Scottish music definitely has a tradition of being very heavily embellished (yes, including bagpipes). MacMillan confessed that Scottish music “is under my skin.” He also remarked that many of the themes borrowed for this piece are of Scottish or Gallic origin. He cited the melody in the brass in the 10th movement, noting that it’s a setting of a Sanctus used in Scotland and Anglican services… “any churchgoer in the UK would recognize it immediately, but here in the States it’s more likely to go unnoticed.” [Update: Peter Pulsifer from the chorus points out that this Sanctus is actually MacMillan’s own setting of the Sanctus from his St. Anne’s Mass… MacMillan quoting MacMillan! Though it is apparently quite popular.] There are nods like this throughout the piece, “genuflections to tradition.” As MacMillan said, “the ghost of Bach was floating over my head” as he wrote the piece, because you can’t write a Passion without acknowledging, or in this case embracing, his influence — even going so far as to include the melody he made famous in his chorales. He included homages to Bach, Wagner and… Victoria? He wanted to take these 3 pillars and bring them into this piece so it could be part of that tradition. Why Wagner? “Wagner had provided the way forward for composers.” Besides, “composers shouldn’t worry about borrowing… so just steal as much as you can!”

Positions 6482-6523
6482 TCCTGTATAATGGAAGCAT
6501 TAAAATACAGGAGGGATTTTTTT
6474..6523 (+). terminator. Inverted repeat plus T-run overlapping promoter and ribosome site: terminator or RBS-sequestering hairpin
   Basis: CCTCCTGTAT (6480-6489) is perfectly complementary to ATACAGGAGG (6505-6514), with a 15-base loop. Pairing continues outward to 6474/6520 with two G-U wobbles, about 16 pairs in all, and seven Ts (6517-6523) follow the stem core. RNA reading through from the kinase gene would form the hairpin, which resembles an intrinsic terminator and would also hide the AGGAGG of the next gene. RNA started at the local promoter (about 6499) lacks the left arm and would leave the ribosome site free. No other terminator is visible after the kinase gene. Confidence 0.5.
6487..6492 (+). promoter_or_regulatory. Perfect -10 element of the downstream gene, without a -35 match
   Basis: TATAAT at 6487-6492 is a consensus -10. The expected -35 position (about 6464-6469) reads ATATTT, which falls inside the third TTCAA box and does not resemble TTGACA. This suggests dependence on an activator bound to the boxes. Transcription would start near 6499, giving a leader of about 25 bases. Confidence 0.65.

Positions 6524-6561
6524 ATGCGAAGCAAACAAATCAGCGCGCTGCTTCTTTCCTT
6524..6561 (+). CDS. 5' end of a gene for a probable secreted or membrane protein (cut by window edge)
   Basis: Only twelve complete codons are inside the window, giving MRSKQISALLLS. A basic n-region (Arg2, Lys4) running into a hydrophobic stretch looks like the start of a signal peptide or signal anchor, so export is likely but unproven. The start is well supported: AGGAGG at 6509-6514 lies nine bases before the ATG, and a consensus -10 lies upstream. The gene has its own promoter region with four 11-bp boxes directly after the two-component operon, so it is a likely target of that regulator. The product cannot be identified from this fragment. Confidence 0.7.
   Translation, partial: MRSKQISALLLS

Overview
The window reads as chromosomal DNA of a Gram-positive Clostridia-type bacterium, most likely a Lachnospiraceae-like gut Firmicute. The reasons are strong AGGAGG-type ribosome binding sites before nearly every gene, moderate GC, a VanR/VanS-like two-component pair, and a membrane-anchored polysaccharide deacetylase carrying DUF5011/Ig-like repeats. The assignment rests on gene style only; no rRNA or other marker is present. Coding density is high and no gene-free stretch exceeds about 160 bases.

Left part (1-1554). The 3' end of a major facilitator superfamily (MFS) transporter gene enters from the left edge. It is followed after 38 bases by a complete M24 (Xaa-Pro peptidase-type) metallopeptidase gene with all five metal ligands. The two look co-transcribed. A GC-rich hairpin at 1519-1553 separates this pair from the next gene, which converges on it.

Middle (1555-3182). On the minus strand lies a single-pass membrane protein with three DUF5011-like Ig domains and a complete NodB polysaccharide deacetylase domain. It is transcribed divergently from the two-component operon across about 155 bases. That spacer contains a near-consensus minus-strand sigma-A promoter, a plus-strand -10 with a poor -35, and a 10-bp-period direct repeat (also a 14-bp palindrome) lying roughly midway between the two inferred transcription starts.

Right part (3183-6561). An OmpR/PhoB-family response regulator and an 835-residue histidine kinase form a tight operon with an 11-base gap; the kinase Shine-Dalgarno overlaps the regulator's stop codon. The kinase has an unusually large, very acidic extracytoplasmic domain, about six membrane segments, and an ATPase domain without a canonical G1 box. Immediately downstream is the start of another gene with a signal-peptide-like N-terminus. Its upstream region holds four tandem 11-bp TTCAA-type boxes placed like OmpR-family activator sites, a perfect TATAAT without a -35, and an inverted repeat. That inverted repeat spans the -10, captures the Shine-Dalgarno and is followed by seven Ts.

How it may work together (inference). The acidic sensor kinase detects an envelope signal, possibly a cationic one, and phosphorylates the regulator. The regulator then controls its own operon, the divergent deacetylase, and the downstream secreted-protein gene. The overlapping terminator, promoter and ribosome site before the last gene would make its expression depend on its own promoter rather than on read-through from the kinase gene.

On his 21st century music not sounding like other crazy 21st century compositions
“Fundamentally, I’m an old-fashioned composer” who values tradition and doesn’t take the high-minded modern idea that the past is not useful. He does not take an iconoclastic attitude toward tonality. Sure, “there are obvious chromatic stretches and they create tension, but it’s all rooted in something.”